Mayor Saffo, county officials speak out against sharing local sales tax

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Saffo _Fotor
Mayor Bill Saffo speaking out against Sales Tax reform at an event in April. Photo Courtesy of New Hanover County.

Legislation currently being debated in the North Carolina General Assembly could take $22.4 million in Wilmington sales tax revenue along with $24 million from New Hanover County from 2017 to 2020 and redistribute it to rural counties throughout the state—potentially forcing local officials to cut some public services and raise property taxes another 5 percent.

Wilmington Mayor Bill Saffo joined representatives from the  New Hanover County and Brunswick County chambers of commerce at a press conference Tuesday afternoon to challenge proposed state sales tax legislation included in House Bill 117.

According to Malissa Talbert, spokeswoman for the City of Wilmington, instead of basing each county’s share largely on where sales occur – the current system – HB 117 would change to a population-based distribution. That would likely mean shopping and tourist destinations such as New Hanover County and Wilmington would get less revenue, while rural counties would see big gains.

Mayor Bill Saffo believes the bill could bring massive losses for Wilmington and New Hanover County and is “one of the worst public policies I’ve ever seen.”

“When you have that kind of loss in revenue and where our city’s budget — almost 50 percent — is public safety including fire and police, we’re either going to have to raise revenue by raising taxes or cutting services. There is no magic formula here,” Saffo said. “We’re going to have to make some very tough choices in the very near future.”

In June, the City of Wilmington passed a $144 million 2015-2016 fiscal year budget that included a 2.5 cent increase in property tax to help offset cuts made by the NC General Assembly last year, which eliminated $2.3 million in privilege license fees local businesses paid to the city. Mayor Saffo said if the city were to make up for the lost sales tax revenue with an increase in property taxes, it would mean city officials would have to bump the rate another 5 percent.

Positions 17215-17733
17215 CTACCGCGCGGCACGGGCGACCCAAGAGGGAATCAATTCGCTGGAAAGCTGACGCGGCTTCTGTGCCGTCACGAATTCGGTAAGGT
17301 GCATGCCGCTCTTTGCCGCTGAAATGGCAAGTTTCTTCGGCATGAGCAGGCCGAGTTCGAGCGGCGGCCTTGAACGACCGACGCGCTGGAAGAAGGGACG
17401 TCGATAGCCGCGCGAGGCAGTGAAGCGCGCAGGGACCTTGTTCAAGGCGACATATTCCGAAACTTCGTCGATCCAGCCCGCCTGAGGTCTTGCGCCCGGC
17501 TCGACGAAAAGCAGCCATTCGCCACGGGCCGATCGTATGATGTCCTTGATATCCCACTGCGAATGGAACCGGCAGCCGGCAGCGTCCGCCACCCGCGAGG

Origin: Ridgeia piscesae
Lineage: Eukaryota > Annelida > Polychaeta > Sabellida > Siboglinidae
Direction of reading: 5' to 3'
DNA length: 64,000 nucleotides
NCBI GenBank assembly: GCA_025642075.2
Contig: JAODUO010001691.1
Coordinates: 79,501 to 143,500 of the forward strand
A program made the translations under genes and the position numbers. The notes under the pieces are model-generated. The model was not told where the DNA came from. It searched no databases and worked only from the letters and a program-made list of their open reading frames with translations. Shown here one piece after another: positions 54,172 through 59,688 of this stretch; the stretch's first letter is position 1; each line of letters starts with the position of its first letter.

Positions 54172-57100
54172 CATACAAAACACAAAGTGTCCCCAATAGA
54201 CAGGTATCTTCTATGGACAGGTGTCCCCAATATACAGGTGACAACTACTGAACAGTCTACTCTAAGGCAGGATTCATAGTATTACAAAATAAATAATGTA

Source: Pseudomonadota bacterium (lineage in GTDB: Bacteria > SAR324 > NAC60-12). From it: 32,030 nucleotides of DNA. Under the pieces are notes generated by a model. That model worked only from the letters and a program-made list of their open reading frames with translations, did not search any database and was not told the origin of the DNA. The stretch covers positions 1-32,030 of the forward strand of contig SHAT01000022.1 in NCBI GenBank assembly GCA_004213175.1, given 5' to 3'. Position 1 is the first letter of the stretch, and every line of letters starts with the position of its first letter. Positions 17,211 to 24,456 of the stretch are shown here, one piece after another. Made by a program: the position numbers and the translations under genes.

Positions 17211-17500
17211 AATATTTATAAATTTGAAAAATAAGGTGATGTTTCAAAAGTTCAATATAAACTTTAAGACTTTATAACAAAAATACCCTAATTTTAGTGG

“These are two big hits to the gut, and for the state legislature to continue to pile on — what I believe to be bad policy — it’s just wrong,” said Saffo.

Both New Hanover and Brunswick counties would also see losses in revenue. County Commissioner Chairman Jonathan Barfield Jr., said New Hanover County could end up losing almost $24 million over the next three years and Brunswick officials are reporting the county could lose almost $9 million.

Kim Hufham, President and Chief Executive Officer of the New Hanover County Tourism Development Authority, announced Tuesday that according to a county-by-county tourism economic impact study released by Visit North Carolina, the economic impact from domestic travel in the year 2014 in New Hanover County was estimated at $507.9 million, representing a 6.33 percent increase over 2013 expenditures. Hufham added travel and tourism in the county generated $43.93 million in state and local tax receipts and travel-generated state and local tax revenues saved each New Hanover County resident an estimated $202.45.

According to Mayor Saffo, these positive economic impacts from local tourism, including the benefits of economic growth for local residents, will be misappropriated if HB 117 were to become law.

“We as a community, as a city, as a county do our part in government to attract tourism to our community, including re-nourishing our beaches, building convention centers, and river-walks. We’re able to do that by generating sales tax dollars to help off-set the expenses of those projects,” said Saffo.

“Now the money we spent locally to help generate that dollar is going to be redistributed to the other areas throughout the state that don’t have to do that. We’re going to have to tell our residents that all these tourists that are coming here we’re not going to be able to benefit from them.”

According to Tony McEwan, Director of Governmental Affairs for the City of Wilmington, HB 117 will now go back to the House to be debated for a final time before going to Governor Pat McCrory’s office. McCrory has publicly stated he is against the bill.

To see what other major municipalities have opposed the legislation, check out the “Alliance for a Prosperous North Carolina” petition here.

James Mieczkowski is a news reporter for Port City Daily. He can be reached at james.m@portcitydaily.com On Twitter: @mieczkowskiPCD